9 Effective Communication in Health and Social Care 1 A A 0 A L::J person man woman eye legs house 1\ L )C)( t? ~ action creation fish tree ear love Figure 3.3 Bliss symbols. Makaton: this is a method of communication using signs and symbols. Unlike British Sign Language, it uses speech as well as actions and symbols, using picture cards. Makaton ties in facial expressions with a word to make the word more easily recognised by those with learning difficulties. Technological aids: technology provides many electronic aids to help us communicate. For example, computers record, store and communicate information very quickly and efficiently over long distances. Electronic aids can turn small movements into written words and then into speech, such as the voice box most famously used by the scientist, Professor Stephen Hawking. Use of pictures to aid communication: pictures can be used to communicate with people who have no ability to speak or use a language. For example, many people with autism use picture cards as they tend to learn visually and can communicate better with images and pictures. These have the advantage of being a universal means of communication understandable by people of all ages, abilities and languages. People who can aid communication Sometimes it is helpful to involve a specialist to aid communication in health and social care. If someone using a service needs help to communicate because, for example, they use sign language or because they speak a different language, they could use an interpreter. For help with written documents they could use a translator. Some people with speech or learning difficulties could benefit from having an advocate present to help them to communicate. Signs, interpreters, translators and advocates 1 Do some research to find out the symbol for at least ten common signs, such as wet floor, used in any health and social care setting, which most people will recognise. Produce an information leaflet for people with learning difficulties to teach them these signs. 2 Find out what the following people do and research how health and social care settings use them: (IJ an interpreter for speech (ii) a translator for written word/documents We all regularly use non-verbal communication without realising it, for example using symbols in universal chemical formulae. Almost all of us know that water is Hp. Similarly we recognise road signs and hazard signs, which are often entirely visual. (iii) an advocate. 61

10 Here are some questions to test what you have learned so far. You will also find a practice assessment assignment to try. Assessment activit~ 2A.P1 I 2A.P2 I 2A.M1 2A.D1 You are a trainee early years worker at a nursery in a big town. The children have a wide range of abilities, and a few have learning difficulties. The nursery manager is trying to get some funding from the local council and needs to provide evidence of work she and her staff have done with different children. You have been asked to produce an information pack about the different communication methods that can be used in the nursery by staff and volunteers. Your pack should include a report on the advantages, disadvantages and effectiveness of each method of communication. Tip You could start the activity by producing a mind map of the basic facts about different communication methods. The pack should contain material in a number of formats such as leaflets, booklets and posters. What are three features of one-to-one communication? What are three things that help group communication? What is the difference between informal and formal communication? Which would you use with li) a friend, (ii) someone you have not met before but are trying to help in your job as a doctor's receptionist (iii) your manager? Explain what is meant by verbal communication. Give three examples of non-verbal communication. Describe three examples of when signs, symbols and pictures are useful forms of communication. Describe two alternative met_hods of communication for someone who (i) is visually impaired, (ii) is hearing impaired, and (iii) has learning difficulties. 62 BTEC First Health and Social Care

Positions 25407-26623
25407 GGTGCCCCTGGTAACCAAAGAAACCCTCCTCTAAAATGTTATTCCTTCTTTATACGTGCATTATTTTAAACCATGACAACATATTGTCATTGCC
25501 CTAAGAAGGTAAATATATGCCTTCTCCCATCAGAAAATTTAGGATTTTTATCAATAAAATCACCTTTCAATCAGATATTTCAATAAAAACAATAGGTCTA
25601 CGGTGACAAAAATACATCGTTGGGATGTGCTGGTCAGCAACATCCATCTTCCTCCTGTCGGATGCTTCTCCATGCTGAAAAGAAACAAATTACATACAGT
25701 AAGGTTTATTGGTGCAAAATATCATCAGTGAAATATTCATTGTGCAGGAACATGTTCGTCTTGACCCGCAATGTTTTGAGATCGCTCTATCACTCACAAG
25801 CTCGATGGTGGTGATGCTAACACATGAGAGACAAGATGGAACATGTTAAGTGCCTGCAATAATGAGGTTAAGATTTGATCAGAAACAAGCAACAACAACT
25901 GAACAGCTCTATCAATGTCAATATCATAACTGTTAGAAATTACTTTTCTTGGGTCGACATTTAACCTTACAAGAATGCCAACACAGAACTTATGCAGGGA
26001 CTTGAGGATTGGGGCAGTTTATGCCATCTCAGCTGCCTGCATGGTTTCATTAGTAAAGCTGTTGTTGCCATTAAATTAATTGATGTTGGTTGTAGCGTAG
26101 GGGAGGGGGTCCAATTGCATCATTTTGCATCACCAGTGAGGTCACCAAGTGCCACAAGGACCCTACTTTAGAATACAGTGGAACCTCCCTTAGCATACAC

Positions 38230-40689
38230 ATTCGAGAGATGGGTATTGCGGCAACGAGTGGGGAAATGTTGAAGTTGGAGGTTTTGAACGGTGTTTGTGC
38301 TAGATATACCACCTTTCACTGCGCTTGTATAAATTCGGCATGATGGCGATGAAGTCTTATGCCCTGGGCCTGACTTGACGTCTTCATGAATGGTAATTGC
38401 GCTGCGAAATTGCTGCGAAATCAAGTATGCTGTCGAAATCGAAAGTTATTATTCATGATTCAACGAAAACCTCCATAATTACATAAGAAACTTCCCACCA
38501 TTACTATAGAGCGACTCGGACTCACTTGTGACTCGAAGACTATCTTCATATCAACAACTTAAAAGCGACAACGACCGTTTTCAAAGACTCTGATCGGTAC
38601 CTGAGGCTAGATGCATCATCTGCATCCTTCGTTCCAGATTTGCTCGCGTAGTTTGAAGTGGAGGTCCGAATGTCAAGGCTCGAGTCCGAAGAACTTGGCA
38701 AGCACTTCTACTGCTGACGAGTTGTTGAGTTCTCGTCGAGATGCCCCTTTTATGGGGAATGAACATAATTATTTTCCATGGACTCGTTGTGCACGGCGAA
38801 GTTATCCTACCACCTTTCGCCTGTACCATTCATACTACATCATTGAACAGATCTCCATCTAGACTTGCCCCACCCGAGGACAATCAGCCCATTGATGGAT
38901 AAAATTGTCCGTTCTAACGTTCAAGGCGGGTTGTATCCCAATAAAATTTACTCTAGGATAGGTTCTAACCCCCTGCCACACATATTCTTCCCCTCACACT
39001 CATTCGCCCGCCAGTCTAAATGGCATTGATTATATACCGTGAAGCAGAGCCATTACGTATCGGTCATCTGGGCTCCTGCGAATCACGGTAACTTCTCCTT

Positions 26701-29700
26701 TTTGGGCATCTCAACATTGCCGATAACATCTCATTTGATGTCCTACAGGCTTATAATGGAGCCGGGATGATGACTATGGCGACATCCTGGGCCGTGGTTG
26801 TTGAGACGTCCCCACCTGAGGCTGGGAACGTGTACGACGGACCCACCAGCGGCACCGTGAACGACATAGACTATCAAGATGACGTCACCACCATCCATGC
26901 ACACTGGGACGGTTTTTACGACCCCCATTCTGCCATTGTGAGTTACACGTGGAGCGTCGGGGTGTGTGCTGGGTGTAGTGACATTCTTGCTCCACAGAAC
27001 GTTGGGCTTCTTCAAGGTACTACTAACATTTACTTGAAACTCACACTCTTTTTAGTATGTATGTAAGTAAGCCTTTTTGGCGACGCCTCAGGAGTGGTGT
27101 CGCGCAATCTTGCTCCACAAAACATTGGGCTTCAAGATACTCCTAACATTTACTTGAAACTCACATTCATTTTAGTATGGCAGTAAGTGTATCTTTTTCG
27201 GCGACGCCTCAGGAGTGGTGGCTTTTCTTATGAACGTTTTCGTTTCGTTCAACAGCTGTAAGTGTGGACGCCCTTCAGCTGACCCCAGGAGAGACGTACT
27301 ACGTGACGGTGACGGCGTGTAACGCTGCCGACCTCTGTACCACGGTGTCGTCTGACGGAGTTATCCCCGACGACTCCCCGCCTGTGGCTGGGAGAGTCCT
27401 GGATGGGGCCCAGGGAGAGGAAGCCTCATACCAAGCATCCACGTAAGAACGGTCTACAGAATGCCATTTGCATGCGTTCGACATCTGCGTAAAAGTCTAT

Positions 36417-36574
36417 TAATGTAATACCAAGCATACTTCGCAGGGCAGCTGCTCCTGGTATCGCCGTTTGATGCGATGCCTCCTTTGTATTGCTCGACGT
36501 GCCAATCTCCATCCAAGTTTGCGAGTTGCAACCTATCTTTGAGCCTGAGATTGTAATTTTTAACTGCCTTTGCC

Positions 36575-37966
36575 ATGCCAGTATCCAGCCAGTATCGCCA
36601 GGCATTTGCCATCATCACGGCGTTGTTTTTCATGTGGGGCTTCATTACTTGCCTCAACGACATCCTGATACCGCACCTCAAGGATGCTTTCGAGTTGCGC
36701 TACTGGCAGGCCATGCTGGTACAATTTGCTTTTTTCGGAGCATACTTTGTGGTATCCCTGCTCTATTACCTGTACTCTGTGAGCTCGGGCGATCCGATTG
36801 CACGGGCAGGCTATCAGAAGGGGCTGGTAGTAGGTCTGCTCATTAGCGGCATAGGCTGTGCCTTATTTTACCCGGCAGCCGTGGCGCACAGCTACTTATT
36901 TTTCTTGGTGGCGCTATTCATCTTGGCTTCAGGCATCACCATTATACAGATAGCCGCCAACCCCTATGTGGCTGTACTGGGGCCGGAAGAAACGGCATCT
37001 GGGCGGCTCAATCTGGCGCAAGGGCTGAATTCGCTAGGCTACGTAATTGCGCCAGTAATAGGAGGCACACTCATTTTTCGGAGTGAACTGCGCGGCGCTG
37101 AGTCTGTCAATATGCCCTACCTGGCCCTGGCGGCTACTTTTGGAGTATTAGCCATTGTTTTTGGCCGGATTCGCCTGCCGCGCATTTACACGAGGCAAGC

11 II"' Emily Burgess Early years worker I am an early years worker in a busy small town nursery. I work in a team that includes six other early years workers, a manager and a cleaner. We have three separate rooms so children of different age groups can have their own room, although they do mix together for certain activities. There is also a room where staff can keep their personal belongings. My main task is to help to look after the eight children aged between one and three. I love this age group, as they change so quickly. I organise activities for them, such as big-book reading, playing in the dressing-up corner and creative activities, such as finger painting and making cards for special occasions like Mother's Day. We sing songs every day and play simple musical instruments once a week. I also have to make sure the children are fed and changed. Another task is to keep records of what we do each day, the progress made by individual children and details of any concerns I may have about any of them, which I then discuss with the manager. Each day the children play in the small enclosed area outside for a short time if the weather is good enough. Although the emphasis is on fun, all the activities are designed to deliver the early learning goals, so helping the children develop their skills and knowledge. I speak to the parents on a daily basis when they drop off and collect their children. I enjoy the fact that I am helping both the children and their parents. I love my job because I enjoy meeting lots of different people and feeling that I am making a difference to them. 1 Why are communication skills so important to Emily's job? 2 What are your strengths when it comes to communication? What are the areas that you would like to improve? 3 How can you make sure you communicate with others of all ages and abilities effectively?